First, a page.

C.S. Lewis created a magical world that exists beyond the wardrobe door, but in this fantasy novel, the characters are metaphorical. The literary significance is deep and intriguing enough for a thinking adult, yet the story is so cleverly written with so light a tone, that children who miss (or don’t care about) all those metaphors will still enjoy it.
I love this bit from Peter: "We've fallen on our feet and no mistake. This is going to be perfectly splendid. That old chap will let us do anything we like," said Peter to Susan, Edmund and Lucy. Every child’s dream...the adults will let us do whatever we want to!
The story behind the story, or more specifically, why and how C.S. Lewis came to write about Narnia and discuss his writing process with his friend J.R.R. Tolkien, is quite fascinating and worth exploring. I hope all you book geeks will Google it. Recommended grade levels: 4-6. A good book to read aloud with someone you love.
The Girl Who Drank the Moon by Kelly Barnhill
A baby sacrificed for the good of all the villagers? A yearly, Day of Sacrifice? You wouldn’t think this dark beginning would lead to anything but more darkness, except it doesn’t.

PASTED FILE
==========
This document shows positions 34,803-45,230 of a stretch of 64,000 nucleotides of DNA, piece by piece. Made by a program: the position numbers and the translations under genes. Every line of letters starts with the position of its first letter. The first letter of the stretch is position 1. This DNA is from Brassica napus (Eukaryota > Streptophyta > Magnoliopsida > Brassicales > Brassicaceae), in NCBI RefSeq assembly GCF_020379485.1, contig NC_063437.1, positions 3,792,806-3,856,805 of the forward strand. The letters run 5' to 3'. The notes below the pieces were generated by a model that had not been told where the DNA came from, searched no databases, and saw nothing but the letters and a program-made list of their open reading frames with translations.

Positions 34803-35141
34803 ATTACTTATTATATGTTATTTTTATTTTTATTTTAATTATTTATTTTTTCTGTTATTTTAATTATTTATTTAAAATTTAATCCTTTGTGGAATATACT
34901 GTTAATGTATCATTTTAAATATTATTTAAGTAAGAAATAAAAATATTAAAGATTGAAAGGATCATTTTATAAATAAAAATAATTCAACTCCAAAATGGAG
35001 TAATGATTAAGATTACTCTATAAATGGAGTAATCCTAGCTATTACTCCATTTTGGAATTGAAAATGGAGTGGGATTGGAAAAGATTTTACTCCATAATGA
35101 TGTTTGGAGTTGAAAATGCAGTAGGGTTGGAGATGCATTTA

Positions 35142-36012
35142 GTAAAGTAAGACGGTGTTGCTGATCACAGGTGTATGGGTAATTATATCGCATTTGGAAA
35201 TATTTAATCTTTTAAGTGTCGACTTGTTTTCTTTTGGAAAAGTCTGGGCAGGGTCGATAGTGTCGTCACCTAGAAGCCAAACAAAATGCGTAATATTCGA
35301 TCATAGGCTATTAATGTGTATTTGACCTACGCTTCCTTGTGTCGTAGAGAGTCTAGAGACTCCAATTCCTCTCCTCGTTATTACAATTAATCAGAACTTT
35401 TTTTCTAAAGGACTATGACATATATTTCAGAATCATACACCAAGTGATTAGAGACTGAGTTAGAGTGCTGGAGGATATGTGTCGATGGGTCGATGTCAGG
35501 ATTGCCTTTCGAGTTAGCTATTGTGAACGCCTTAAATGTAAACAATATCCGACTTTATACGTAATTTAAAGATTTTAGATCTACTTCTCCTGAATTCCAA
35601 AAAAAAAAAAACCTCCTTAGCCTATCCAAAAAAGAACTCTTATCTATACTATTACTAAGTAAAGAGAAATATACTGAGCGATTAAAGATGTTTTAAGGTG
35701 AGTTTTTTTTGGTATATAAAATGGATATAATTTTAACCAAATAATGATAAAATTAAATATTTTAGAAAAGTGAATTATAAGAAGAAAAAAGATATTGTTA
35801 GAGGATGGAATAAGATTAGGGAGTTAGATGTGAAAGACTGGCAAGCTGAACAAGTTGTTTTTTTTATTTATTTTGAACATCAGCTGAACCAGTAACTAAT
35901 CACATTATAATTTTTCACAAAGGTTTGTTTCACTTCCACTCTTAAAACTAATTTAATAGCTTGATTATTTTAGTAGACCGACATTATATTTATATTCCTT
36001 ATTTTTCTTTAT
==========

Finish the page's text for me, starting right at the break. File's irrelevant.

Without giving away too much of the plot, please don’t worry too much about all those darling babies. It is all going to be okay. Maybe.
As beguiling as it’s main character, a girl who did indeed ingest moonbeams, The Girl Who Drank the Moon draws you in with a darkly charming combination of dread and humor.
I especially enjoy Kelly Barnhill’s descriptions of the settings: “...the bubbly, sulfury, and noxious swamp” fed by an “underground, restlessly sleeping volcano and covered with a slick of slime whose color ranged from poison green to lightning blue to blood red depending on the time of year.” Lush, wonderful words. It is no surprise that Kelly Barnhill’s book was awarded the 2017 Newbery Award.
Just in case you aren’t yet convinced, here’s a link to a sweet little student-created video trailer for The Girl Who Drank the Moon. And if you simply adore the way the award winning Kelly Barnhill writes, you can check out some of her other books: The Mostly True Story of Jack and The Witch's Boy. Recommended grade levels: 4-6.
The Hobbit by J.R.R. Tolkien
I don’t know why I picked up The Hobbit as a sophomore in high school. It was 1971, the book certainly wasn’t something all my friends were reading, and the movie rights weren’t on anyone’s radar yet. But, amazingly, I did read it...more like I devoured it...and I’m sure glad I did.